Philadelphia Inquirer - April 28, 1980

Cards rip Phillies, Ruthven, 10-1


By Danny Robbins, Inquirer Staff Writer


Somebody told Ken Boyer, the St. Louis Cardinals' manager, that Keith Hernandez had just raised his batting average about 60 points, from .270 to .333. The information did not pull Boyer away from the sausages he was cutting into bite-size pieces in the clubhouse. It was nothing special to him.


"(Garry) Templeton probably added several points to his, too," Boyer said. "It's easy on a day like this – although it's not easy to have a day like this.”


It's easy to inflate your April statistics or your ego when you are knocking out 19 hits and ripping the Phillies, 10-1, which is what the Cardinals did yesterday at the Vet. Thus, the Cardinals got the best of this three-game series, a series that showed how the Phillies would be lost without Steve Carlton.


Carlton tossed a one-hitter at the Cardinals Saturday night, but the Cardinals hit just about everything a five-man parade of Phillie pitchers tossed up yesterday on a raw, gray afternoon.


Hernandez, the Cardinals' co-MVP first baseman, was the big winner with a five-for-five day at the plate. He had four singles and a double, every one a shot, and three RBIs. He was also in a little slump... before the Phillies lifted him out of it yesterday.


Dick Ruthven was the big loser. He started for the Phils and, once again, finished early. He lasted just 2-1/3 innings, allowing eight solid hits and four runs. If nothing else, it was an improvement over his last outing – 1-2/3 innings – seven hits and six runs against the Mets – but the Phillies have more telling improvement in mind.


"He was up high with everything," Boyer said, "which is usually the case when you hit a guy like that. I haven't seen him that much, but, like I told (pitching coach Claude) Osteen on the bench, this was the first time I've seen him up like that."


Meantime, Bob Forsch allowed the Phillies just six hits, two by Larry Bowa, and an unearned run that came in the fifth inning, when the Cardinals were already playing with a 7-0 lead.


"Bob Forsch is a good pitcher, but we ought to have a better shot against him," said Dallas Green, showing some of his Pete Vuckovich frustration. "As a team, we're not hitting, and damn few individuals are hitting, too."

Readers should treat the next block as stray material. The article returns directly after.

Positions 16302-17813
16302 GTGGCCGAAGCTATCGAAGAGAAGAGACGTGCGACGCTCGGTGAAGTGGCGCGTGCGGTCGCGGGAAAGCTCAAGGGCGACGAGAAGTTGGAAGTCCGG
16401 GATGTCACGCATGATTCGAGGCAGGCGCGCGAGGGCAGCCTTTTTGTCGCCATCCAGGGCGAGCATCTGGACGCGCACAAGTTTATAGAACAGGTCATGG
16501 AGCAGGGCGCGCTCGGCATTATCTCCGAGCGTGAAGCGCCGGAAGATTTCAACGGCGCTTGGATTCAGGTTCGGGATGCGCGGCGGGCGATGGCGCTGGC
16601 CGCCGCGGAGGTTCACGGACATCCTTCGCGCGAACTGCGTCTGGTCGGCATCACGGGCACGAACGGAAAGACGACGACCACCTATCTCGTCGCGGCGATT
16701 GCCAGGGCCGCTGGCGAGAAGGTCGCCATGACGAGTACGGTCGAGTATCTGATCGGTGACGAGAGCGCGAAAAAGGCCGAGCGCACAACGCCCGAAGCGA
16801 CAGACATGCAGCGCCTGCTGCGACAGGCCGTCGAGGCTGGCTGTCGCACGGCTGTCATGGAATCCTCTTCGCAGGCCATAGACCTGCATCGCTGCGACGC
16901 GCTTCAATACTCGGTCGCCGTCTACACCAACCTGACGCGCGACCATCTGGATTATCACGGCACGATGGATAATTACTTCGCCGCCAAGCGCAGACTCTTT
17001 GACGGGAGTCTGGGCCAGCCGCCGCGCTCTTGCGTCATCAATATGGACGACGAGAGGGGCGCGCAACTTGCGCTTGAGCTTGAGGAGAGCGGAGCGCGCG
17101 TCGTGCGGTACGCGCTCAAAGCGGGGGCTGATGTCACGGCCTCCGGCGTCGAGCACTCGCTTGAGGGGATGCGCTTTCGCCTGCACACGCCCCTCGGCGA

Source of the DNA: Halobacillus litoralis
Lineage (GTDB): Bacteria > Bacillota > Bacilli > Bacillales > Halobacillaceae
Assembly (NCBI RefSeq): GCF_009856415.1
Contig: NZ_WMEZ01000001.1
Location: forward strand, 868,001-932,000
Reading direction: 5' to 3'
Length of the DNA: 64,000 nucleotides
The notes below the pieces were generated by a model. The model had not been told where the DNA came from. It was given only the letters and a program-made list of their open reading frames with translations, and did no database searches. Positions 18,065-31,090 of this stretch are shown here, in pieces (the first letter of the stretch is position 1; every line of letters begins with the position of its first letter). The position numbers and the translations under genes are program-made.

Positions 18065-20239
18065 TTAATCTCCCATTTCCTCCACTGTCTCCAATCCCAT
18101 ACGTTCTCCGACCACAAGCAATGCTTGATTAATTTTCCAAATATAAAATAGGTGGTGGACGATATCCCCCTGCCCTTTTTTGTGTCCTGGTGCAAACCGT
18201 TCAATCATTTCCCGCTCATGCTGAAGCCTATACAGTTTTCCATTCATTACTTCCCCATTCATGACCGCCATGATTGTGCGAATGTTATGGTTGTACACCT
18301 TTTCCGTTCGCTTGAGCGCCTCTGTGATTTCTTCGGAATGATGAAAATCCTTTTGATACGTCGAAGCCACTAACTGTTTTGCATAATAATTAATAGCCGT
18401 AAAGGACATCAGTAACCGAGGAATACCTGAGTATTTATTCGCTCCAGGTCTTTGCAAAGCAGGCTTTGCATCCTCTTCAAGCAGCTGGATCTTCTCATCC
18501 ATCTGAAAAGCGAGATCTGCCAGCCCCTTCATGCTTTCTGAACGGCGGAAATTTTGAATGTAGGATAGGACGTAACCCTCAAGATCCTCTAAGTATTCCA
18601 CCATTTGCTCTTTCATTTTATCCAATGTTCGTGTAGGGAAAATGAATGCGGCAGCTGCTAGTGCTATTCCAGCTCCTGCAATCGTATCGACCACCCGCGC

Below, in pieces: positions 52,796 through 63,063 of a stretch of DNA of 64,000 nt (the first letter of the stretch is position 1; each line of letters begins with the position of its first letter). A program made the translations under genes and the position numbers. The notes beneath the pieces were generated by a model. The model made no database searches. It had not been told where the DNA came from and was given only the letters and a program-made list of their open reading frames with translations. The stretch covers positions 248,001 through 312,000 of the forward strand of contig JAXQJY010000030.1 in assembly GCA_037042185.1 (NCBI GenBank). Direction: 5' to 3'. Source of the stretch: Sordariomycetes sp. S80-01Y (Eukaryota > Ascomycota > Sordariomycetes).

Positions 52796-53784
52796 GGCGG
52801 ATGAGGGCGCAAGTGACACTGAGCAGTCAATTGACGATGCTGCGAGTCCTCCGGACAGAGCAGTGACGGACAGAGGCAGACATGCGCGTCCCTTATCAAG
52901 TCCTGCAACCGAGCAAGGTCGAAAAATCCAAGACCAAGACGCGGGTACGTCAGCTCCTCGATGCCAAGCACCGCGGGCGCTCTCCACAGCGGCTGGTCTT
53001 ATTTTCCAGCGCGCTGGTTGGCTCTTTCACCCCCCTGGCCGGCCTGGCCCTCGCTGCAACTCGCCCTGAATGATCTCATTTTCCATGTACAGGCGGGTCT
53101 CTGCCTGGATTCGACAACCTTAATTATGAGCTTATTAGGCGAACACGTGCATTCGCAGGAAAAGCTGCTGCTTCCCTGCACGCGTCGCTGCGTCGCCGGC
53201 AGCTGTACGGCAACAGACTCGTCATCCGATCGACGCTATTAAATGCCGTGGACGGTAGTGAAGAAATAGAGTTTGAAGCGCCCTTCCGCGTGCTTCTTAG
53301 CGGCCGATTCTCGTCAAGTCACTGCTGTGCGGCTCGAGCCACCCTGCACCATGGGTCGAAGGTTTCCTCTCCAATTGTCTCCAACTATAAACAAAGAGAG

Green was moved enough to conduct a brief team meeting after the game, probably touching on the same themes he has been giving reporters.


"We had a little discussion, I did most of the discussing," the manager said. "It was no big deal. It was just to remind them not to slip into areas we've slipped into before."


The Cardinals had only one hitless inning yesterday (the sixth against Lerrin LaGrow), but they corrected that with a crazy seventh to tack on three runs.


The big hit was a two-run, two-out, inside-the-park homer by Ken Oberkfell after Templeton (three-for-four) had reached base on Luis Aguayo's error. Oberkfell hit his first pitch from LaGrow to deep right-center field, where Greg Gross let the ball skid by him and Lonnie Smith fell trying to cut it off. Next, Hernandez lashed a double, and he scored the final St. Louis run on Terry Kennedy's single.


Bad in April


The double was Hernandez' final hit, but only an eighth-inning defensive shift by Boyer kept Hernandez from batting again in the ninth and going for six-for-six, a feat no St. Louis player has accomplished since Terry Moore did it in 1935.


At any rate, Hernandez definitely came out of the 0-for-7 funk of the . series' first two games. “I’m a bad April player," he kept saying.


"I thought Ruthven was OK," he added, perhaps trying to be kind. "He had a good breaking ball. We just happened to get him today. It can happen that way: You can have good stuff and get killed.


"This was just a day where I came out and found myself. I can't tell you how or why, and I didn't feel that good before the game or anything."


The Cardinals didn't start too badly, just the same. Templeton – who, as he will do, made two errors at shortstop – drilled Ruthven's second pitch, a changeup, into the right-field corner for a triple. Pete Rose saved a run by spearing an Oberkfell line drive, but then Hernandez began his day with a sharp ground single to left to bring in Templeton.